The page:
Cleveland Heights already has a mixed use district zoning classification. Much is made about off-street parking minimums and how they encourage or prevent more walkable districts that can be served by transit.

Recent thinking regarding off-street parking requirements recommends that communities look at their own individual parking needs rather than copy those of other jurisdictions or use published standards. Newer off-street parking ordinances recognize both the necessity of parking and the need to reduce dependence on the automobile by encouraging transit and other alternative transportation modes. Some communities establish standards that specify the maximum number of off-street parking spaces that may be provided associated with specific uses.

Cleveland Heights acknowledges this in writing: "The off-street parking regulations also work to minimize the negative impacts that result from large expanses of paved parking areas and encourage alternate modes of transportation, including walking, biking and public transportation."

So, how does Cleveland Heights do when it comes to updates to off-street parking?

The city follows a fairly standard playbook by assigning 1 space per 250 sq. ft in shopping centers. While the city does introduce shared parking requirements, it might also require in mixed use districts a mixed use minimum parking requirement that is a calculated based on the combined leasible area for each shop or business (minus atriums, foyers, hallways, courts, maintenance areas, etc.).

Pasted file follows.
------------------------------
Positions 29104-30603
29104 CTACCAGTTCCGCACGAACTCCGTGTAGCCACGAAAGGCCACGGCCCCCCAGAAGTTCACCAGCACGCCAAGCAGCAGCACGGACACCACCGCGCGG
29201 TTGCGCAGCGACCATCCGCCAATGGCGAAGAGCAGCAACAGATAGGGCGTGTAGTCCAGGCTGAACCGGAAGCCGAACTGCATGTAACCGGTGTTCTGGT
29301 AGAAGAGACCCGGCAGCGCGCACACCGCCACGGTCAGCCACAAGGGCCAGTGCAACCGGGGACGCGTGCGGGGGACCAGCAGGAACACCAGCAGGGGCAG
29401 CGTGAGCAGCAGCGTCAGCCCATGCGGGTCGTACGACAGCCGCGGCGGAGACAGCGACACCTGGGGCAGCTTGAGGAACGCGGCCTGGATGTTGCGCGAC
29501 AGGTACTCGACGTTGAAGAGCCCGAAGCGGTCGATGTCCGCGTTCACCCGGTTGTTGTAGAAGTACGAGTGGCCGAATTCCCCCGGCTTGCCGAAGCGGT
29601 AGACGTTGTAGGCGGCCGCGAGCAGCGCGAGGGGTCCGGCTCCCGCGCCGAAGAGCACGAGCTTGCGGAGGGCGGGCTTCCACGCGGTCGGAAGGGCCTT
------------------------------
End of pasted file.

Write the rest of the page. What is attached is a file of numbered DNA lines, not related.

It is encouraging to see Cleveland Heights join more progressive cities by requiring bike parking at shopping centers, schools, places of worship, hospitals, offices, recreation and community facilities. The city spells out the details of what to include and how to design bike parking.

Cleveland Heights hosts a public information session on its green zoning update on Wednesday, April 11.

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David Beach
5 years ago

I'm not sure what meeting Kulwant is talking about, but I can say that it's tempting to be cynical about public meetings that invite comments about planning processes, as many of these meetings are conducted as part of some bureaucratic requirement and happen only when plans are almost complete.

However, I have also been part of meetings that are sincere efforts to learn from public comments. The recent (2013) rounds of workshops conducted by the Northeast Ohio Sustainable Communities Consortium were examples of meetings where public comment really influenced the regional planning outcomes.

5 years ago

I'll be interested to atentd this meeting. I went to one of the state sponsored, statewide planning meetings to solicit citizen input months ago (back in October, I think). They had people vote with sticky dots on posterboards about what they would like to see happen in their communities. I noted many children voting with these stickers too. Is there any way at all to track on a state or city level whether or not any of these forums for citizen input ever amount to actual citizen input being taken into account and implemented on some level?